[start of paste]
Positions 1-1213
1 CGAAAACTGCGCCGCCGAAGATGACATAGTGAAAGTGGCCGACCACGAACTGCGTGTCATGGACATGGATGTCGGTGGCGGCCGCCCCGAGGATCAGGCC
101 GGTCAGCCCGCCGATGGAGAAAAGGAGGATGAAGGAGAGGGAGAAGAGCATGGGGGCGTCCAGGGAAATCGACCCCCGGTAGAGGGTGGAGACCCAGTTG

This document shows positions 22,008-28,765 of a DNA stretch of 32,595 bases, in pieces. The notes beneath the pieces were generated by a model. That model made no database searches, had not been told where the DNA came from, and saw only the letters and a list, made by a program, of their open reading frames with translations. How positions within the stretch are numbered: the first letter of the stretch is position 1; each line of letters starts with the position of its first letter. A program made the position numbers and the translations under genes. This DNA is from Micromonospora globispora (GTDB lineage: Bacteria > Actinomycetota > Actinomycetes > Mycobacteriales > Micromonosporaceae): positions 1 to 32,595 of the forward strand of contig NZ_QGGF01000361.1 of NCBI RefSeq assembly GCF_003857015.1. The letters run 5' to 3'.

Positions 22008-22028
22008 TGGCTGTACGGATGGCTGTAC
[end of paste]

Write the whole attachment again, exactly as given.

Positions 1-1213
1 CGAAAACTGCGCCGCCGAAGATGACATAGTGAAAGTGGCCGACCACGAACTGCGTGTCATGGACATGGATGTCGGTGGCGGCCGCCCCGAGGATCAGGCC
101 GGTCAGCCCGCCGATGGAGAAAAGGAGGATGAAGGAGAGGGAGAAGAGCATGGGGGCGTCCAGGGAAATCGACCCCCGGTAGAGGGTGGAGACCCAGTTG

This document shows positions 22,008-28,765 of a DNA stretch of 32,595 bases, in pieces. The notes beneath the pieces were generated by a model. That model made no database searches, had not been told where the DNA came from, and saw only the letters and a list, made by a program, of their open reading frames with translations. How positions within the stretch are numbered: the first letter of the stretch is position 1; each line of letters starts with the position of its first letter. A program made the position numbers and the translations under genes. This DNA is from Micromonospora globispora (GTDB lineage: Bacteria > Actinomycetota > Actinomycetes > Mycobacteriales > Micromonosporaceae): positions 1 to 32,595 of the forward strand of contig NZ_QGGF01000361.1 of NCBI RefSeq assembly GCF_003857015.1. The letters run 5' to 3'.

Positions 22008-22028
22008 TGGCTGTACGGATGGCTGTAC